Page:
Ms Emmons spoke of the fulfilment she got from her work, of how working outside the home made her happier and more content, as well as more well rounded.  All feelings you clearly understand because you refer to your love for your own work before having Delaney.  That contentment in her work life then transfers over to her being a better, more satisfied, less disgruntled, less resentful parent (remember what you said about not wanting Delaney to ever feel she’s a burden?).  Isn’t that a good thing?  Her parenting is enhanced by her time at work.

Just as not everyone is cut out to be a journalist, not everyone is cut out to be a good stay-at-home parent.  It’s a difficult job.  It’s not the romantic “most difficult job in the world” that some would have you believe, but for many years, there’s much less social interaction and intellectual stimulation than a workplace can provide.  There isn’t the same intensity of meeting deadlines or working on large projects, there’s much less scope for travel, and the pay sucks.  Your co-workers can be incredibly demanding, but are also terribly sweet and affectionate.  Staying at home full time can be very isolating, and requires more personal sacrifice than most people realise.  It isn’t something everyone can do well.  Isn’t it better, then, that those who won’t do well at full time stay-at-home parenting, choose not to do it?

Choosing full time work, for those who are even able to choose, isn’t an act of selfishness.  You cited Ms Emmons’s choice to enrol her child in childcare at the age of three months as a selfish act.  Flippantly, you discount the contributions of others in child rearing, placing the sole responsibility of raising a child on mothers.  Fathers, grandparents, aunts, uncles, friends and child care workers are all thrown under the bus as you pit working mothers against stay-at-home mothers, in your personal version of Mommy Wars.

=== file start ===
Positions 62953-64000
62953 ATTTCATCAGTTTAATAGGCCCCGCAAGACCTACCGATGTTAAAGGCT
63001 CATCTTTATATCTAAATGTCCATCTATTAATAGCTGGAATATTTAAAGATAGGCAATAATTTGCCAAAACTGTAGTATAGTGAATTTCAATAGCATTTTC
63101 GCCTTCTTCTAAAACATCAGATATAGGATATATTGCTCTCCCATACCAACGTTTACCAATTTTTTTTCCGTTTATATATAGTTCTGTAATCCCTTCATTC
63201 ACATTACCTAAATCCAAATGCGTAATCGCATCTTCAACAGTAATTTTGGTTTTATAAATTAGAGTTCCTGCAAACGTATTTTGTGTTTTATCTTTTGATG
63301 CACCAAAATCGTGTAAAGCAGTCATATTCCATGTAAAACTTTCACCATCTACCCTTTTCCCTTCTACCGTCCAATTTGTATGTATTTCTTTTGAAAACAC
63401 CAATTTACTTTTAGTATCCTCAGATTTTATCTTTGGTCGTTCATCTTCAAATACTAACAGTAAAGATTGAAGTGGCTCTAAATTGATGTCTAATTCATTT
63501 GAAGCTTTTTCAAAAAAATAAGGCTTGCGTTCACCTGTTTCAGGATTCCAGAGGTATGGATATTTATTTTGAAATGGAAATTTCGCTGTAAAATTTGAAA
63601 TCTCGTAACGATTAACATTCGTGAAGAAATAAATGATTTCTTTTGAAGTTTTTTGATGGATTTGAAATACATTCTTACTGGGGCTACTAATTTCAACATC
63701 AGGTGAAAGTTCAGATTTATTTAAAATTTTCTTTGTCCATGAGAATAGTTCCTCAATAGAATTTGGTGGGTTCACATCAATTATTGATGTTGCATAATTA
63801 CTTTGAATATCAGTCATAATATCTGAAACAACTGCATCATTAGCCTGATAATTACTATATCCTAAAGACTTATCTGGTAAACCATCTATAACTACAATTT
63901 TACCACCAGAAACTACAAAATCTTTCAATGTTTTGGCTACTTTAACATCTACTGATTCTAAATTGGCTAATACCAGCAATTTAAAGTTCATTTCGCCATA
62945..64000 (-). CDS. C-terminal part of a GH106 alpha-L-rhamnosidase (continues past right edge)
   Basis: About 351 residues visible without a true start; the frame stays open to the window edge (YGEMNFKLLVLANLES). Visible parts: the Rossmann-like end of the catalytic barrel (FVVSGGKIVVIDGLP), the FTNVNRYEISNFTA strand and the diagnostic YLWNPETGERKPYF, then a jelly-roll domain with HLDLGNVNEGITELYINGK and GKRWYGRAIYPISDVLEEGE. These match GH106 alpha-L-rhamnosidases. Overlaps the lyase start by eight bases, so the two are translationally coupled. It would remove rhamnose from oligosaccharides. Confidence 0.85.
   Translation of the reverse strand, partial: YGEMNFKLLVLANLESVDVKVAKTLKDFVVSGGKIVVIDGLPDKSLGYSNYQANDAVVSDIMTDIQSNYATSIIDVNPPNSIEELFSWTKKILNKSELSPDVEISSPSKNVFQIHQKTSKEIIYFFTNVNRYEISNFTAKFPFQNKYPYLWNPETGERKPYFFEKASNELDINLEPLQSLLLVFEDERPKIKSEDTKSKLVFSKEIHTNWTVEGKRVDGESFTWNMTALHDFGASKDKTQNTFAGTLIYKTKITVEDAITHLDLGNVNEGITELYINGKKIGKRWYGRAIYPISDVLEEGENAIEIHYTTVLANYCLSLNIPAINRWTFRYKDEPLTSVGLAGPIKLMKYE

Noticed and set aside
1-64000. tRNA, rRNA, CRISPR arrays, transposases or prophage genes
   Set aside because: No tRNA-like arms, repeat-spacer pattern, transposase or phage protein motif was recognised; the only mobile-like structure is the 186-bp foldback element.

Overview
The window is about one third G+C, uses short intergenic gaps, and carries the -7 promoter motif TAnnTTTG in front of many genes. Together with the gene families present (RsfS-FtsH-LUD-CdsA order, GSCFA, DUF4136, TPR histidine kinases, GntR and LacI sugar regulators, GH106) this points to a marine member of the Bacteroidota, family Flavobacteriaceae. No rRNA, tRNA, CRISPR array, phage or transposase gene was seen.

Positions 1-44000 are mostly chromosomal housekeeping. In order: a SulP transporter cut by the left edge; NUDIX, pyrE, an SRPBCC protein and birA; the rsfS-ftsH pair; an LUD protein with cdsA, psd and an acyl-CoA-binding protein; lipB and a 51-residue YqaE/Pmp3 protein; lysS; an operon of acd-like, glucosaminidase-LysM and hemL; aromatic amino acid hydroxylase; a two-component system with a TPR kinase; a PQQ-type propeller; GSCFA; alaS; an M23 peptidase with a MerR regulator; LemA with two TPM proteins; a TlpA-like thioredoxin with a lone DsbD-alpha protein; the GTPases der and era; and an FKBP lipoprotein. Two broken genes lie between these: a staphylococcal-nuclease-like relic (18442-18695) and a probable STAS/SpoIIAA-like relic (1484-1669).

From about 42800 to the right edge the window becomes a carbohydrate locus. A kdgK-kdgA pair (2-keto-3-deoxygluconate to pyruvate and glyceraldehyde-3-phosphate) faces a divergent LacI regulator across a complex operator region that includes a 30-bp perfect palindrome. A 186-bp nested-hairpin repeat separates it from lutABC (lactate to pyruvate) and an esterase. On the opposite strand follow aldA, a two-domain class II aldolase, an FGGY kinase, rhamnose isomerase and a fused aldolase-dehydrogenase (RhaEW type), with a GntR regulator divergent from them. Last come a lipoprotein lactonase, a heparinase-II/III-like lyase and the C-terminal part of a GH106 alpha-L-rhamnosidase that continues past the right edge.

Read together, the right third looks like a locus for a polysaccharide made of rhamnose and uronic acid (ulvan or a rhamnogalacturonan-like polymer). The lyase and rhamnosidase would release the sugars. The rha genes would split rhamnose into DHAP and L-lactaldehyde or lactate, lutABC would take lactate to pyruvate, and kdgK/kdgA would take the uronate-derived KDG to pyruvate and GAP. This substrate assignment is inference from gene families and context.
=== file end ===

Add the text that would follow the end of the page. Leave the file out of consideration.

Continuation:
Your parting sideswipe at feminists (or was that another swat at Ms Emmons?) was confusing and misguided.  The feminists are not out to get you, Lydia.  And Ms Emmons didn’t say she loved her job more than her children, in fact she says the exact opposite.  In an ideal world, where finances are not a consideration, you should be able to choose whether you stay at home with your children, or go back to work, but both choices involve enormous sacrifices.

I celebrate your decision and ability to stay home with your children while they’re young, I wish you great success when you return to the other job you love, but please please stop chopping other women down for their choices.

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8 thoughts on “Dear Lydia, Please Stop The Mommy Wars

  1. I had not saw either essay until this response, so thanks for bringing them to my attention. I forced myself to read Lydia Lovric’s entire essay even though that comment about “some people may dismiss babies as simply blobs” made me want to retch. I also read Ms. Emmons’ essay. At no point does Emmons attack stay-at-home moms, so I can’t understand Lovric’s response. She conveniently left out one of the so-called “selfish” reasons Emmons gave to her daughter for working outside the home: “I work because . . . you’d never ask your father why he works. His love is a given that long hours at work do nothing to diminish.”

    • Exactly exactly exactly! There was so much wrong with Lovric’s essay. I really had to contain myself to limited points or I’d still be here writing a response.

  2. Dear Asha, Thanks for “getting it” and expressing it so eloquently! Mom’s should support each other regardless of whether we work full-time or stay at home full-time or anything in between. We should be there to support one another not tear each other down!

    • Thank you, Michelle. I completely agree with you, and I would add that women should support each other, regardless of our parenting choices. There are enough forces at work to make us feel diminished, we don’t need to do that to each other.